COURTENAY, B.C- A possible senior’s housing project in central Courtenay has gotten taller to meet the desires of city council.

The site, which is called the “Atrium on Braidwood”, would be located between the Valley’s current RCMP detachment and the Prime Chophouse, reaching up from Ryan Road to Braidwood.

The facility is being planned by Sussex Retirement Living, an Ontario-based company.

The company is looking to rezone the land to allow for a full-service retirement residence, with multiple levels of care.

Their initial application had 143 suites in total, with a mix of living styles, and was four stories in height. That’s now been changed.

Detailed plans about the facility first came to Courtenay council on December 17, and met an obstacle with council’s desire for a path between Braidwood and Ryan Road, which the developer had strongly opposed in their discussions with city staff.

The opposition is due to the type of residents the company would be housing in the facility, with some living in “memory-care” units. The company feels that those residents would be negatively impacted by nearby foot traffic.

The issue returned to city council on Monday evening, after the applicant changed their building plans to provide the path.

The footprint of the building has now shrunk, but the height has risen to five stories. The path would run along the east side of the property, and be 10 feet wide.

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The company is asking the city to purchase the land needed for the path from them, and be responsible for construction of the path. They’re also asking for the city to include a fence between their property and the path, and to deal with any issues that could arise from pushback over the path’s location.

They also suggest the city include a section of the path that won’t affect the root system of a Garry Oak within the route, and indicated that they would provide a construction estimate.

The changes went over well with council.

Councillor Melanie McCollum asked city staff if it was desirable for the city to take over the path, and was told that it would be an upkeep cost. The benefit to the community would be weighed against maintenance costs.

The amended plan for the building passed without opposition to go a public hearing.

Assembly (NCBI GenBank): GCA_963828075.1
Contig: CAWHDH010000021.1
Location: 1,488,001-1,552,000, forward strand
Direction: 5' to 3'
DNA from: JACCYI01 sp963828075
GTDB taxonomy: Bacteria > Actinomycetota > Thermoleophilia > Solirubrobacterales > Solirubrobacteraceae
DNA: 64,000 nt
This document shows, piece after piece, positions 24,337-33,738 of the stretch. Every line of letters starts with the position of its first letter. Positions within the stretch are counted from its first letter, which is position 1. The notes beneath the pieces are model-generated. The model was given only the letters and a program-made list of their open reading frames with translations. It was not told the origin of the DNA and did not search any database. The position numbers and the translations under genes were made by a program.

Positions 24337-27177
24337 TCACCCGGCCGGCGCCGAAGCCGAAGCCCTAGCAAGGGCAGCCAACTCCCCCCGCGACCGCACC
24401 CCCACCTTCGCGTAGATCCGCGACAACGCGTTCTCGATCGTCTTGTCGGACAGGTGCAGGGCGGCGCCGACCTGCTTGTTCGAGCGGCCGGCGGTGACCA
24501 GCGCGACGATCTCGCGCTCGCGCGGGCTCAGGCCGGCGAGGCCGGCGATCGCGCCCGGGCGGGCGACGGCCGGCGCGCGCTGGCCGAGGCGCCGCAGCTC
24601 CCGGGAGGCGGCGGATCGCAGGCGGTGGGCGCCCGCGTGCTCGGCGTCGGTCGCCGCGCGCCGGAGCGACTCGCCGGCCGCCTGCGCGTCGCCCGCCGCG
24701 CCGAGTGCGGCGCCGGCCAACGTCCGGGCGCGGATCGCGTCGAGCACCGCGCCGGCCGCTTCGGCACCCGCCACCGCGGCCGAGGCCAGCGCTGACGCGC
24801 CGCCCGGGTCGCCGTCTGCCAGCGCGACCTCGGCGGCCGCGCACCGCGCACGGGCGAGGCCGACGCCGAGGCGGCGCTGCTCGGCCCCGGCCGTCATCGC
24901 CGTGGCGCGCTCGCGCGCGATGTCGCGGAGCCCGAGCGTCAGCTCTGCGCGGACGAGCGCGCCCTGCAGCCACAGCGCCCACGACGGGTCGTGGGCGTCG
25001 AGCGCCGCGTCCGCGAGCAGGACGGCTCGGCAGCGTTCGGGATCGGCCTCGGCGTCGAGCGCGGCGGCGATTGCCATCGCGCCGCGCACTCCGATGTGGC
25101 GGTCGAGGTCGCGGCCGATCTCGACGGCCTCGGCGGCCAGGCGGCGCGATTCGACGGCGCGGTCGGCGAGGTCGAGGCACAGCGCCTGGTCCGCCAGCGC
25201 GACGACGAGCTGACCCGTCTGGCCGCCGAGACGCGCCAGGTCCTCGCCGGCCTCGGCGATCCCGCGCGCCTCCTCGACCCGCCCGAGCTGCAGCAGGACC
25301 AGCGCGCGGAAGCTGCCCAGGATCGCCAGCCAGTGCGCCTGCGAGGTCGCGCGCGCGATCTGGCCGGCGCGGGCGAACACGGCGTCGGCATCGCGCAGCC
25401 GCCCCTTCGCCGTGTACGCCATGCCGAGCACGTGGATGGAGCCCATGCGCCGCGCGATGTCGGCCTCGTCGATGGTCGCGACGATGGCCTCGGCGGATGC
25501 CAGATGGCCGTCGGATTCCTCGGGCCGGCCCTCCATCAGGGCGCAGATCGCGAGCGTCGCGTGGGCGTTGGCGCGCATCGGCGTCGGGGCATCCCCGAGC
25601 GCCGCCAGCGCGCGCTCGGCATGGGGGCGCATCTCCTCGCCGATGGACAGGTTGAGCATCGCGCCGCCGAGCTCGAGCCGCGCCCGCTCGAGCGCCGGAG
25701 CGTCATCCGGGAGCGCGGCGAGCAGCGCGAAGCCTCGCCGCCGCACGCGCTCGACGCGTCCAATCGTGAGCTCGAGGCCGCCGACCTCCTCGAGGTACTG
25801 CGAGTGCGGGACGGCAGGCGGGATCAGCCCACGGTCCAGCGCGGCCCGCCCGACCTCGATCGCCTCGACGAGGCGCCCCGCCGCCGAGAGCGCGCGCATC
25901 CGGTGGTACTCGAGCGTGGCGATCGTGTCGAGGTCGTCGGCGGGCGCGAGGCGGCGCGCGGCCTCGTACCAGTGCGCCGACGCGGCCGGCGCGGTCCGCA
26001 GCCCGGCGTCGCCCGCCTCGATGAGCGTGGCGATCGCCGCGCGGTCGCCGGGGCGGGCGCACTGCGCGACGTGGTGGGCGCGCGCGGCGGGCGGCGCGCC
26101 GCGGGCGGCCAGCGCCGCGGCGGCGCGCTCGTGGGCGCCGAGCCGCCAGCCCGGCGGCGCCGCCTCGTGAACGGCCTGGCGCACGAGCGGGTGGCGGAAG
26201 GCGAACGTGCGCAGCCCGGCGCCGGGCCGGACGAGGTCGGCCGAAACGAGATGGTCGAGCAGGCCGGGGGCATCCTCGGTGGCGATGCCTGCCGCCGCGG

After the discussion, Mayor Bob Wells said he thought the move was a great compromise, and that the path would be integral to the community.

As for whether or not it would be worth paying for, Wells said it was something council had asked for.

“Council literally said, this is what we’d like to have, so to have the proponent come back and actually be working towards that, as opposed to saying no, which they could have done (is good)”, said Wells.

“We don’t want to discourage them from the work that they’re doing, but again, it’s really hard to make a comment on an unknown cost. Again, is that too onerous for the proponent, or the municipality, or maybe it’s not that big of a cost to begin with. If it’s not a big cost, then we’ve got nothing to worry about.”

The full letter from the developer to council about the changes can be found on page 41 of the council agenda:

Council had also asked about possible inclusion of affordable units in the building. In the staff report provided back to them, it was noted that the company expects to see 70 per cent of their residents come from the local area, due to local “wealth levels” of seniors able to fill that amount.

It also states that city policies see developers contribute to affordable housing funds if they don’t include affordable units in their projects.

“This is the most common amenity received by the City through rezoning and was recently applied to the residential apartment at 911 Braidwood Road,” states the report.

“This reserve fund is used to help create affordable housing in the City such as the M’Akola project at 810 Braidwood Road.”

The public hearing for the project will be held on February 19th at City Hall, at 5:00 p.m.